CHAPEL HILL, N.C. -- As the Maryland football players filed into the locker room after another loss yesterday, few of them appeared upset. Not one trash can was overturned.
And coach Joe Krivak had to wonder whether some of them even cared.
"We folded," inside linebacker Mike Jarmolowich said. "Lack of effort. As this season has gone on, I think we have gotten worse, instead of better."
Maryland was routed for the third time this season, losing, 24-0, to North Carolina before a homecoming crowd of 50,000 at Kenan Stadium.
It was the first time Maryland had been shut out since losing to Michigan, 20-0, on Sept. 28, 1985, and the first by an Atlantic Coast Conference team since North Carolina State beat the Terps, 7-0, in 1979.
Yesterday's loss sealed the fourth losing season for the Terps (2-6 overall, 2-4 ACC), under Krivak, who has a 20-31-2 record in five seasons at Maryland.
The loss left the Terps questioning their integrity. And the doubt comes with No. 8 Penn State, No. 16 Clemson and No. 19 N.C. State left on the schedule.
"There are some guys out there who are trying and giving their best effort, and then there are some who need to learn a little more about personal pride," said senior quarterback Jim Sandwisch, who completed seven of 18 passes for 52 yards.
"We have to get it in our minds that we have three tough games left, and we just can't pack it in," said Sandwisch.
The Terps didn't fold by themselves. Give North Carolina (5-3, 2-3) some credit. The Tar Heels played smash-mouth football, taking a 21-0 halftime lead with scoring drives of 84, 86 and 80 yards.
North Carolina debuted a freshman quarterback, Jason Stanicek, feet, 171 pounds, who was consistent and showed poise by completing 12 of 19 passes for 104 yards. He threw two interceptions.
But the Tar Heels took the pressure off Stanicek with a running attack that accounted for 308 yards. North Carolina tailback Natrone Means and fullback William Henderson rushed for 101 yards each. The Tar Heels became the first team to have two 100-yard rushers against Maryland since 1987. Means had first-half touchdown runs of 6 and 8 yards.
But Krivak said he wasn't overly impressed. He was more concerned by his team's ineptness. Maryland had only 131 yards of total offense and was four of 14 on third-down conversions.
"This was about our worst performance of the year," said Krivak, whose team has lost to West Virginia, 37-7, and Georgia Tech, 34-10. "I think we missed tackles, we didn't play with too much intensity and we have got problems on offense -- we just can't move the football.
"I think that Carolina played a pretty good game, but I don't think that they were too jacked up, either," said Krivak. "I think that game was up for grabs today. We just did not want to take it. Once Carolina got on a roll, that was it."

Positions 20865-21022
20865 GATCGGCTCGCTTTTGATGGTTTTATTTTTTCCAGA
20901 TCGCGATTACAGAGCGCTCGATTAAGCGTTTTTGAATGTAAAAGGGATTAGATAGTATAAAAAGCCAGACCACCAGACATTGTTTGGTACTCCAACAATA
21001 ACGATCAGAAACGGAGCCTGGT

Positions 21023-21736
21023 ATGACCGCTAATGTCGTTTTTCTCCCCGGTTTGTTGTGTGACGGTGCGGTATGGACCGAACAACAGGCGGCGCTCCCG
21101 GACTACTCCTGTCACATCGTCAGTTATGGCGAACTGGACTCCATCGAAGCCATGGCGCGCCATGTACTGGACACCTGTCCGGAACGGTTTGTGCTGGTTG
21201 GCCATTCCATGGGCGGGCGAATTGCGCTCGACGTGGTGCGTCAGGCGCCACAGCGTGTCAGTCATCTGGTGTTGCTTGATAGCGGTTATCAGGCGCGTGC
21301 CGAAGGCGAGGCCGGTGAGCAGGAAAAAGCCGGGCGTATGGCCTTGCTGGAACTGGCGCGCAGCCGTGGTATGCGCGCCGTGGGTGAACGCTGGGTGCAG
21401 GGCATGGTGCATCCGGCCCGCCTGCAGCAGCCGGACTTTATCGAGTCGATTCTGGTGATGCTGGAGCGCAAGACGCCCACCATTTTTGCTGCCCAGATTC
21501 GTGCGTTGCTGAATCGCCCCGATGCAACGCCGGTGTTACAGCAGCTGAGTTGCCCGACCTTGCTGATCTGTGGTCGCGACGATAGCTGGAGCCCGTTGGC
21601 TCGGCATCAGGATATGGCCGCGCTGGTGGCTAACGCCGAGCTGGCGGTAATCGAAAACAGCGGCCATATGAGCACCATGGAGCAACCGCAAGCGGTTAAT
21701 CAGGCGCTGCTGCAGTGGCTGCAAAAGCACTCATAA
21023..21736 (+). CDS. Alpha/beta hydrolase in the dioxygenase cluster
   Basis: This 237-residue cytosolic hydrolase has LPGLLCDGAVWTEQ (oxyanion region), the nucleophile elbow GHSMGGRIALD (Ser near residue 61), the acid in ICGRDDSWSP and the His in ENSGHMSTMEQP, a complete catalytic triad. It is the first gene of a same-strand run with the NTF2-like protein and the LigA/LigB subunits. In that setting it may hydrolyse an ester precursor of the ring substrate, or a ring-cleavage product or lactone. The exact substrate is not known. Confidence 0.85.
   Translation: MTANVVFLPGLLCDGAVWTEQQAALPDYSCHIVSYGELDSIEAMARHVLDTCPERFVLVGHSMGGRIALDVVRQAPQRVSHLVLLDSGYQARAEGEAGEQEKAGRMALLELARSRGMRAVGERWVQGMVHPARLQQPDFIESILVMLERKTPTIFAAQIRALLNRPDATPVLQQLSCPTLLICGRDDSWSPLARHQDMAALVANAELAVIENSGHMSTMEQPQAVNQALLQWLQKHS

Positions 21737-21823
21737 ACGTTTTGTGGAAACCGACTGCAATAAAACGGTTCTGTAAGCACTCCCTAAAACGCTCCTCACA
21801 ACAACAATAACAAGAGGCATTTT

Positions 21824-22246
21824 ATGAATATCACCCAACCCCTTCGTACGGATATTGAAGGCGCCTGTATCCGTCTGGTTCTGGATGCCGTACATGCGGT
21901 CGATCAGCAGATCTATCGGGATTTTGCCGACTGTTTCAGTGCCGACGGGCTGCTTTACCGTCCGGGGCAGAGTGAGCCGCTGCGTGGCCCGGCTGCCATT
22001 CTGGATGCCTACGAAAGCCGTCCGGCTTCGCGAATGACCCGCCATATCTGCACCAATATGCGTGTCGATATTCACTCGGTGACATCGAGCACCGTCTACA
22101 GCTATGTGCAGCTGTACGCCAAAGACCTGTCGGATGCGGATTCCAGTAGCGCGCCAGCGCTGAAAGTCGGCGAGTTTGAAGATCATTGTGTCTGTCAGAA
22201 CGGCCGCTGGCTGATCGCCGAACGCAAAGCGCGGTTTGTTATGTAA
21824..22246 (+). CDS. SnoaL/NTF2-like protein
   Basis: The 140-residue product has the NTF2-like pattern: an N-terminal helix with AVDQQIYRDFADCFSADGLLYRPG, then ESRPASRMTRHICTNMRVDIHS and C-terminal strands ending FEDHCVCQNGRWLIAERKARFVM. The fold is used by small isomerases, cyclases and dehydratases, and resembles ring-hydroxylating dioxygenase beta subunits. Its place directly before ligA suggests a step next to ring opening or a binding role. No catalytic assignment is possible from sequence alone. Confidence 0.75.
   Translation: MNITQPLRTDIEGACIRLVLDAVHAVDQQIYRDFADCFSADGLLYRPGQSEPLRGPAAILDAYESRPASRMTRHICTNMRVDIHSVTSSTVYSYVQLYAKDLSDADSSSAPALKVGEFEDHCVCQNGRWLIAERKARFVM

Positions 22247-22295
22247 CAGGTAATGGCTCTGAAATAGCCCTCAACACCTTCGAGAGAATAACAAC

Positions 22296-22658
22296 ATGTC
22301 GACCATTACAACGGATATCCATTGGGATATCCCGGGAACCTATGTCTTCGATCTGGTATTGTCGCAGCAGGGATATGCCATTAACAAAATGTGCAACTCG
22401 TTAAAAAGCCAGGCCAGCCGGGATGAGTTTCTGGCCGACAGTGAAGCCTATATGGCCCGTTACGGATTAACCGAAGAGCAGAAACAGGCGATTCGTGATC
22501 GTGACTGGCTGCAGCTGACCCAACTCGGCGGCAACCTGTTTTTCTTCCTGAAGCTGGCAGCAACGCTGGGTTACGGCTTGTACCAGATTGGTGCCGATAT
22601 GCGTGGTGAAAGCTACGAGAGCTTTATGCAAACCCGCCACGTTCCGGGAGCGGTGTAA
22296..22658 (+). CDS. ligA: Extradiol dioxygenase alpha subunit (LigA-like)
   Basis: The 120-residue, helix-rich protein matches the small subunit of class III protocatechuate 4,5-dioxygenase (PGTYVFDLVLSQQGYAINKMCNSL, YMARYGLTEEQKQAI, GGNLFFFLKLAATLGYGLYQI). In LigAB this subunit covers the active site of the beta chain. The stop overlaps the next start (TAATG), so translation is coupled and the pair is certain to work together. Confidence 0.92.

North Carolina started to roll on its second possession. On second-and-six from the Tar Heels' 20, Maryland blitzed to the weak side, and North Carolina ran Henderson on a draw to the strong side for a 57-yard gain. Six plays and four missed tackles later, Means scored on a pitch around left end for a 7-0 lead with 3:51 left in the first quarter.
North Carolina, which converted 11 of 18 third-down plays, scored twice in the second quarter, once on an 86-yard, 15-play drive that lasted 7:33 and contained 13 running plays. Means finished the long drive with an 8-yard run off right tackle with 7:06 left in the half.
North Carolina's final score of the half came when Stanicek, faking a screen to his right, passed to wide receiver Corey Holliday on a middle screen for a 4-yard touchdown to finish an 80-yard, 12-play drive with 24 seconds remaining.
Maryland, though, still had its chances to come back, especially in the second half. On the Terps' opening drive of the third period, they went from their 20 to the North Carolina 32 using the runs of freshman halfbacks Larry Washington (Randallstown) and Raphael Wall (Columbia).
But, on second-and-seven, H-back Frank Wycheck, on an end-around, underthrew Washington down the left sideline, and the pass was intercepted by outside linebacker Eric Gash at the Tar Heels' 17.
"We were trying to make something happen," said Krivak.
"Actually our wide receiver was running a post, was open and their man tackled him. We didn't get the call."
The Terps had good field position on their next two possessions. One series started at the North Carolina 48 with 8:30 left in the third period. Sandwisch threw incomplete, Washington lost 2 yards on a run, and Gene Thomas dropped a 13-yard pass from Sandwisch that would have given the Terps a first down.
On its next possession, Maryland took control at its 49. The Terps ended up with a fourth-and-16 at their 47.
Time to punt again.
The Terps never got inside the North Carolina 30, and the Tar Heels blitzed Sandwisch on almost every passing situation. Maryland had eight first downs, compared with 24 for North Carolina.
"Those failed possessions in the third period took our momentum away," said Wycheck.
Krivak said: "We are going to go back to the drawing board, see if we can change some things and see if we can start making some first downs."
Asked about the morale of the team, Krivak said: "I don't have an answer for that. All I know is that we're going to practice Monday, and, as a coaching staff, we're going to go out and get them the best prepared for the next game."